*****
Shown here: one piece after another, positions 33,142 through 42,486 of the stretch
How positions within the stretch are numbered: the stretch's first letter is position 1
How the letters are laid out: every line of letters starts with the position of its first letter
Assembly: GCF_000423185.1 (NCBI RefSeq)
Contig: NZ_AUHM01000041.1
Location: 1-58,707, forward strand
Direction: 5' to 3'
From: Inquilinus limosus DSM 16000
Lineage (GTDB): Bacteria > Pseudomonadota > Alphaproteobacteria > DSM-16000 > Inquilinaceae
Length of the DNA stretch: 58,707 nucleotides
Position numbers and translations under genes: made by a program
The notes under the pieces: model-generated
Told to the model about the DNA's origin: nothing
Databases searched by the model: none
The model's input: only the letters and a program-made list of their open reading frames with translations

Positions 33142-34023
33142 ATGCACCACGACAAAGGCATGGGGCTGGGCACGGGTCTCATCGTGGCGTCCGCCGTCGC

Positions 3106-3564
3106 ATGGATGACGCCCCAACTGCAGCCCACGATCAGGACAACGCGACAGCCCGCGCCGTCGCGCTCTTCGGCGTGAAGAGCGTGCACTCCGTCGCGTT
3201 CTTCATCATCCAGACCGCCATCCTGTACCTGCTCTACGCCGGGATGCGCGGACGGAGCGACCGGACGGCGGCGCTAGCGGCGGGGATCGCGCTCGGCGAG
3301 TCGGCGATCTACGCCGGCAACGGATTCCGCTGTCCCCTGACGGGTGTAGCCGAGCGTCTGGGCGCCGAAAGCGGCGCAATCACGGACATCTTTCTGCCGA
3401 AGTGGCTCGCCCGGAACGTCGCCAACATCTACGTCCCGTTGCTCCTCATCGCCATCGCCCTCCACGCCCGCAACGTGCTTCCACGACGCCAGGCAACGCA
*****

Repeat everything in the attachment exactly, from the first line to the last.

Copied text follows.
Shown here: one piece after another, positions 33,142 through 42,486 of the stretch
How positions within the stretch are numbered: the stretch's first letter is position 1
How the letters are laid out: every line of letters starts with the position of its first letter
Assembly: GCF_000423185.1 (NCBI RefSeq)
Contig: NZ_AUHM01000041.1
Location: 1-58,707, forward strand
Direction: 5' to 3'
From: Inquilinus limosus DSM 16000
Lineage (GTDB): Bacteria > Pseudomonadota > Alphaproteobacteria > DSM-16000 > Inquilinaceae
Length of the DNA stretch: 58,707 nucleotides
Position numbers and translations under genes: made by a program
The notes under the pieces: model-generated
Told to the model about the DNA's origin: nothing
Databases searched by the model: none
The model's input: only the letters and a program-made list of their open reading frames with translations

Positions 33142-34023
33142 ATGCACCACGACAAAGGCATGGGGCTGGGCACGGGTCTCATCGTGGCGTCCGCCGTCGC

Positions 3106-3564
3106 ATGGATGACGCCCCAACTGCAGCCCACGATCAGGACAACGCGACAGCCCGCGCCGTCGCGCTCTTCGGCGTGAAGAGCGTGCACTCCGTCGCGTT
3201 CTTCATCATCCAGACCGCCATCCTGTACCTGCTCTACGCCGGGATGCGCGGACGGAGCGACCGGACGGCGGCGCTAGCGGCGGGGATCGCGCTCGGCGAG
3301 TCGGCGATCTACGCCGGCAACGGATTCCGCTGTCCCCTGACGGGTGTAGCCGAGCGTCTGGGCGCCGAAAGCGGCGCAATCACGGACATCTTTCTGCCGA
3401 AGTGGCTCGCCCGGAACGTCGCCAACATCTACGTCCCGTTGCTCCTCATCGCCATCGCCCTCCACGCCCGCAACGTGCTTCCACGACGCCAGGCAACGCA